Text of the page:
• ilovegspot - Aug 5, 2013 at 6:00 PM

      Dodgers are richer than Yankee’s.

  8. cubanxsenators - Aug 5, 2013 at 5:19 PM

    Craig, The suspension is not a 211-game suspension. From the MLB release:

    “Commissioner Allan H. (Bud) Selig announced today that third baseman Alex Rodriguez of the New York Yankees has been suspended without pay for the remainder of the 2013 Championship Season and Postseason and the entire 2014 Championship Season for violations of the Joint Drug Prevention and Treatment Program and the Basic Agreement.”

    The suspension is temporal , and the number of games will change depending on the time until appeals are done. (meaning the number of games is unspecific, making it even more arbitrary than an arbitrary, but specific number.)

    And where he gets that authority for a temporal suspension that’s not a lifetime ban, I don’t know.

    • cubanxsenators - Aug 5, 2013 at 5:22 PM

      It also seems that he could play in the 2014 post-season from that statement, so he (theoretically) could be on the field before 2015.

    • cubanxsenators - Aug 5, 2013 at 5:54 PM

      Wendy Thurm agrees.
      Wendy Thurm: No. The suspension is for the rest of 2013, all of the 2013 postseason (if the Yankees play, and all of 2014. The suspension will be stayed pending the appeal. The arbitrator will ultimately decide how long A-Rod serves, when that starts and ends.

  9. anxovies - Aug 5, 2013 at 5:20 PM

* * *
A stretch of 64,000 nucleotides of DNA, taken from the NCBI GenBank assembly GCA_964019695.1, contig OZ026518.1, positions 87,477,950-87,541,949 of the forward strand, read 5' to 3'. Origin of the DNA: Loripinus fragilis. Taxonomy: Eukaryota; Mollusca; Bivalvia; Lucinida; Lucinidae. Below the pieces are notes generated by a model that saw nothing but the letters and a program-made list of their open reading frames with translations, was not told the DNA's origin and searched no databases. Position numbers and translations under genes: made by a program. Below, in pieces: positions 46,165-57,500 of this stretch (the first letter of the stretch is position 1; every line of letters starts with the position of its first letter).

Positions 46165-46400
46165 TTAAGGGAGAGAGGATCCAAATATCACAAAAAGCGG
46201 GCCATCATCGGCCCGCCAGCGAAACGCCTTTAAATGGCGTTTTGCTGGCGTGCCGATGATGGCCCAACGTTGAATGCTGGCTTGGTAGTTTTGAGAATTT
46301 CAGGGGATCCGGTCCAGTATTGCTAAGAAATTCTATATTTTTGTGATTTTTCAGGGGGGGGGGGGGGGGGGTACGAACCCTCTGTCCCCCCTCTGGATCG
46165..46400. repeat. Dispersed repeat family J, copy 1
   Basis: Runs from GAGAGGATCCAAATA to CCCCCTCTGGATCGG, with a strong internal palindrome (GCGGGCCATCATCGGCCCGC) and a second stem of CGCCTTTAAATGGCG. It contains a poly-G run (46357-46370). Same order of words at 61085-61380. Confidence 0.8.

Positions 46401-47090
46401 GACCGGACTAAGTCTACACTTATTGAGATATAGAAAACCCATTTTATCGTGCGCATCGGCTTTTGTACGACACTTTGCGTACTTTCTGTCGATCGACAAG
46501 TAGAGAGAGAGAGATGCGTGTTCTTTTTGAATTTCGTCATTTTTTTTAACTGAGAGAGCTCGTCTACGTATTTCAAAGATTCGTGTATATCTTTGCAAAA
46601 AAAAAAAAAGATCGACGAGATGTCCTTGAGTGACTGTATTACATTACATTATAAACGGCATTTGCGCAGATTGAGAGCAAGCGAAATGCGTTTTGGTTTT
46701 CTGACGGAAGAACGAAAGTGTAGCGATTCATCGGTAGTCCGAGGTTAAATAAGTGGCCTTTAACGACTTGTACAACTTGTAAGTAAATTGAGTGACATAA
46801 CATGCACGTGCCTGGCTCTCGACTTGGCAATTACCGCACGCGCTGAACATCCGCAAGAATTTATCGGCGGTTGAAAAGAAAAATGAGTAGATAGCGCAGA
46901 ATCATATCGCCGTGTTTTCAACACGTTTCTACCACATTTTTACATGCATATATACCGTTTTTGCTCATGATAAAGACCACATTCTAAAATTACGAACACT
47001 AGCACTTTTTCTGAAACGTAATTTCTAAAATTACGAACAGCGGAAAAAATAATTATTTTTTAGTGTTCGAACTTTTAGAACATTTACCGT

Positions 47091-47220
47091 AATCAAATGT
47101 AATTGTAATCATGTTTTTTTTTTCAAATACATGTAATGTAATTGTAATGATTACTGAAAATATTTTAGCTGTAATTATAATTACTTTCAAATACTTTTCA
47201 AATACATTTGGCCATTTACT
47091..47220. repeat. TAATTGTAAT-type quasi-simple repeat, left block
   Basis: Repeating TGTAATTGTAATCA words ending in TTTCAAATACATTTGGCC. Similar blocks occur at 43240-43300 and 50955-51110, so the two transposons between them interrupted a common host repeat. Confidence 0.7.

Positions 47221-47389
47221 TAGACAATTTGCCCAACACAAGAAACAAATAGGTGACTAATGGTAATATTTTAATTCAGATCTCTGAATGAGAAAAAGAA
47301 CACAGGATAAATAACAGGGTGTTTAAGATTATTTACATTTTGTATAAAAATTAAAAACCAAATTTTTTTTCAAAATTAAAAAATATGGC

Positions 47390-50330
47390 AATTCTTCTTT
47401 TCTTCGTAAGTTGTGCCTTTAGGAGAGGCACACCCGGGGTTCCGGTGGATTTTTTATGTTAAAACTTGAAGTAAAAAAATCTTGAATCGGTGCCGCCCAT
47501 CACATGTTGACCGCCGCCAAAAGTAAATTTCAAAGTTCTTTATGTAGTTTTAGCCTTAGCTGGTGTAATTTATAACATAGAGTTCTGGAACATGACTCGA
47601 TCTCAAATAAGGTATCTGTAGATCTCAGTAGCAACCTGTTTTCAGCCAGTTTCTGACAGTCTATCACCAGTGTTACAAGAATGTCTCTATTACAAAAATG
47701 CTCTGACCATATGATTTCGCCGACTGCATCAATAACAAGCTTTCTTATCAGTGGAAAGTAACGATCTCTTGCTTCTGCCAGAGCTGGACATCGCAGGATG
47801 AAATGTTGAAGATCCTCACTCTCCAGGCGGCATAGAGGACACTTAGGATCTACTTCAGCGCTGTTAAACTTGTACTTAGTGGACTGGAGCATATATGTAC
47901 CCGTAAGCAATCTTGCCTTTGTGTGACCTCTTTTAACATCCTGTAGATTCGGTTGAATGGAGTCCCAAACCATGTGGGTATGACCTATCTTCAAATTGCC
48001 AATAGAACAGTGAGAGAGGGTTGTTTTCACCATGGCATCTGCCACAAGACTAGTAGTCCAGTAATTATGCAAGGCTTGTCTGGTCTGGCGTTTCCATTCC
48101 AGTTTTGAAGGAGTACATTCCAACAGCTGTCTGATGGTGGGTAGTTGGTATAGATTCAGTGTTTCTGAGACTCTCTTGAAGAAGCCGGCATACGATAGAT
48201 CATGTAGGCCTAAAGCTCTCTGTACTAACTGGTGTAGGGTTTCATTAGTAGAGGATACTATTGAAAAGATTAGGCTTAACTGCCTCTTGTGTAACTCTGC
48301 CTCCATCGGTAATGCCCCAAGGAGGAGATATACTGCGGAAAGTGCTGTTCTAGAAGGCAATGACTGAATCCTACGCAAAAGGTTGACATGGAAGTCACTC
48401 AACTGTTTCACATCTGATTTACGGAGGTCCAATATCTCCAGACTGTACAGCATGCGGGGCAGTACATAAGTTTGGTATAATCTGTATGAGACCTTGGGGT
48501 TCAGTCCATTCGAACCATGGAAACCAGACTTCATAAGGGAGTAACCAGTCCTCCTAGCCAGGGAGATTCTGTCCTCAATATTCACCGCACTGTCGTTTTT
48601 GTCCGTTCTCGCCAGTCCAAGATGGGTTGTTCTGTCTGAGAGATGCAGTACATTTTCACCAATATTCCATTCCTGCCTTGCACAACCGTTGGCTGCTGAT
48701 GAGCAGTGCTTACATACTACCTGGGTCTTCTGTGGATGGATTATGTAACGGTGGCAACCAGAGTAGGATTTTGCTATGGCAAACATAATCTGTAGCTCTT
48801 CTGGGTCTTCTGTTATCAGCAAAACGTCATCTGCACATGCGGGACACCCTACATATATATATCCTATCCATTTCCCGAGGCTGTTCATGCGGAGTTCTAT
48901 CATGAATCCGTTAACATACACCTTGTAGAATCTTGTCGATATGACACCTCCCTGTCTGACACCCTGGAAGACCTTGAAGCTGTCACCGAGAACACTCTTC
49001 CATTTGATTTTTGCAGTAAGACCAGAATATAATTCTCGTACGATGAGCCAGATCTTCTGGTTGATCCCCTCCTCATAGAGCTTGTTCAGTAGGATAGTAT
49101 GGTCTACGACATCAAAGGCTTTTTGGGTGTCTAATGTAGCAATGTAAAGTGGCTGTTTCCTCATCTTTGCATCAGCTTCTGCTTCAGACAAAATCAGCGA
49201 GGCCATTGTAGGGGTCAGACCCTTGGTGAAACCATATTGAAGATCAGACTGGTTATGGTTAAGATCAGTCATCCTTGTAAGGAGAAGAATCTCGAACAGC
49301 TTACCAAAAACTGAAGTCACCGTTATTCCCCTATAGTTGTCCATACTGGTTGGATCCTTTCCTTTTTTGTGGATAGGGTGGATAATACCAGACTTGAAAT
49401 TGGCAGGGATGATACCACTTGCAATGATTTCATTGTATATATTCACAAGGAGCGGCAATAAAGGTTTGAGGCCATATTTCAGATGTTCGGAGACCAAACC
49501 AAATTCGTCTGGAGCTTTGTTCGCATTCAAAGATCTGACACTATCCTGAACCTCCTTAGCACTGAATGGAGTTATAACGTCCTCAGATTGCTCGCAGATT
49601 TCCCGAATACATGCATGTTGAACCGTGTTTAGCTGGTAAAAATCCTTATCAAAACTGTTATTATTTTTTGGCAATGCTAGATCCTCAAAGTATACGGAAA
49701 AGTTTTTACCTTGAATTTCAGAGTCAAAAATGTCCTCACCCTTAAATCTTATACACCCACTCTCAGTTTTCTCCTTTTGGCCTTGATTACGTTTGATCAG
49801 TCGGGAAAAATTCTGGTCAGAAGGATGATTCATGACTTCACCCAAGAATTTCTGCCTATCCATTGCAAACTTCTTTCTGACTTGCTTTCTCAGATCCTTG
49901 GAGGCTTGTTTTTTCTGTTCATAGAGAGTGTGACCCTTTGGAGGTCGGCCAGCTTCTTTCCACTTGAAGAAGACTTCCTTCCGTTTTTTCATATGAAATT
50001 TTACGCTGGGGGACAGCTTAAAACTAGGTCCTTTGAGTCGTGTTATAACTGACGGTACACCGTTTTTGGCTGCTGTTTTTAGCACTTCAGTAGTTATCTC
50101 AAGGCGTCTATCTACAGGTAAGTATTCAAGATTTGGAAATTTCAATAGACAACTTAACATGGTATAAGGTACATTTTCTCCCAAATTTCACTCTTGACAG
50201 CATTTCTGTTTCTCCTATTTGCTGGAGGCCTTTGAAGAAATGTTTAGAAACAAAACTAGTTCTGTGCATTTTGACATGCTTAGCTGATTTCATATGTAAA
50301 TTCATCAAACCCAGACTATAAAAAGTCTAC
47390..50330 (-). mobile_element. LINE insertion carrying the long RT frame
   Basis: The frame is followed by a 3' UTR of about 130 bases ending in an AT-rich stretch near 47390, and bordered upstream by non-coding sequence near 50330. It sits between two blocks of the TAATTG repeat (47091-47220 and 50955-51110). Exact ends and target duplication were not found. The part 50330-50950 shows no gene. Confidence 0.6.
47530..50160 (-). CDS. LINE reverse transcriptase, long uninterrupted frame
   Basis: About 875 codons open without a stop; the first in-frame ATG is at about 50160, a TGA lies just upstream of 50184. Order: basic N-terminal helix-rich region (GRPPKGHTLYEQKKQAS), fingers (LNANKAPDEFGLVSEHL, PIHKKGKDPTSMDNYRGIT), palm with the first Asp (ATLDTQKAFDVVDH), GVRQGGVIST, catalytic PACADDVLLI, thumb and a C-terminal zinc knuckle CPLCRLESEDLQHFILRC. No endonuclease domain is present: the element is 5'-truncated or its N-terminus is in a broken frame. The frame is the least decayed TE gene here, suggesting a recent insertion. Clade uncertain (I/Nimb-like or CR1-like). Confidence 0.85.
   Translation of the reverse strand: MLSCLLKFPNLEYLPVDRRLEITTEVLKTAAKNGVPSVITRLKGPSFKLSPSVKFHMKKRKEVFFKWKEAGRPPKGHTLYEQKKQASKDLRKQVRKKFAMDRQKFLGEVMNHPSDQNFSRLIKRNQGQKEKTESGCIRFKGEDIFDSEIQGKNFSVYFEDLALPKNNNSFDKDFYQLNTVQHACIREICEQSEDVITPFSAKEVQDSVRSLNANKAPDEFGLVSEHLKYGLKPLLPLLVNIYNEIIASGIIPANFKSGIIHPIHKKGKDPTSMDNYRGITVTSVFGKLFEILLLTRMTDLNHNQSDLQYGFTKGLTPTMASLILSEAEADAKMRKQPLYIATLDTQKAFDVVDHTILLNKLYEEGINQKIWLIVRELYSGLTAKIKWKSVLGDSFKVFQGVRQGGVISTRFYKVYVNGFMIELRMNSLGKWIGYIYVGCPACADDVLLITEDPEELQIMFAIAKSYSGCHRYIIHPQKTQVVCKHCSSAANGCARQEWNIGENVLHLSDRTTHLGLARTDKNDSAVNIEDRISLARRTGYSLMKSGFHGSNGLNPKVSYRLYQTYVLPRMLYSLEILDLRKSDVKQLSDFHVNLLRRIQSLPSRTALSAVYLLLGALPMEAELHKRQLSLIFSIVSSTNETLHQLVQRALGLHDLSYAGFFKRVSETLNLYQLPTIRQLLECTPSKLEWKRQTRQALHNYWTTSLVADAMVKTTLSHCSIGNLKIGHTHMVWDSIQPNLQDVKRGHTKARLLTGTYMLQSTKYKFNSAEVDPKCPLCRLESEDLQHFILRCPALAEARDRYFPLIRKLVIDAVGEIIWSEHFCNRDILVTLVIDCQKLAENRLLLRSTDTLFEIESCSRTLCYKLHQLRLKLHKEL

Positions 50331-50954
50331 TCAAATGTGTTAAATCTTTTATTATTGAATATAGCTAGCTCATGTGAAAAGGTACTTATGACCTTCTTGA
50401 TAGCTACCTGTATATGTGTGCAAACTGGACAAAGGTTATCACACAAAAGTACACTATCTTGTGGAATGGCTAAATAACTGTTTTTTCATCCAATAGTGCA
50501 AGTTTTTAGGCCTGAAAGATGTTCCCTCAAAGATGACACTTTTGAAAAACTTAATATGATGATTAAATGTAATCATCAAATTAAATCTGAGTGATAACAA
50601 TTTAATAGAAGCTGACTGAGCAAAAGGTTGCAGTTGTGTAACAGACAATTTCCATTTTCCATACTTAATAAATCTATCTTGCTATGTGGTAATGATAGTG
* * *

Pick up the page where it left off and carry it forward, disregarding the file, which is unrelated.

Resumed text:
Thanks for clearing that up, Craig. I was wondering about a lawsuit and called a buddy who does some labor law. He said pretty much the same thing about the courts hearing something that has been through arbitration under a CBA. Considering the fact that everything seems to be decided on summary judgment and hardly anybody gets a trial in federal court anymore it seems about right.

  10. Russell Cecala Jr - Aug 5, 2013 at 5:23 PM

    Reblogged this on Russ's Corner and commented:
    Details on what the likely outcomes are for Alex Rodriguez. Possible timetable is laid out as well.

  11. robmoore - Aug 5, 2013 at 5:24 PM

    Under “After the arbitration” you forgot to add “hire a new arbitrator after MLB fires Horowitz if he reduces A-Rod’s suspension at all.”

    • churchoftheperpetuallyoutraged - Aug 5, 2013 at 5:59 PM

      Pretty much this. Amazing how MLB had no issue with Shayam Das for 13 years, then he rules against them in the Braun arbitration and is immediately let go.

  12. jayscarpa - Aug 5, 2013 at 5:31 PM

    Alex hits 13 HR, ties Willie, and collects $6 million.

    If he got suspended 50 games under the JDA then the fight will be about the power of the commissioner to punish players with drug related offenses other than drug use under the CBA.
    I think he can but most people would not.

    • biasedhomer - Aug 5, 2013 at 6:06 PM

      No more PEDs, no way he hits 13 HRs

  13. tbutler704 - Aug 5, 2013 at 5:33 PM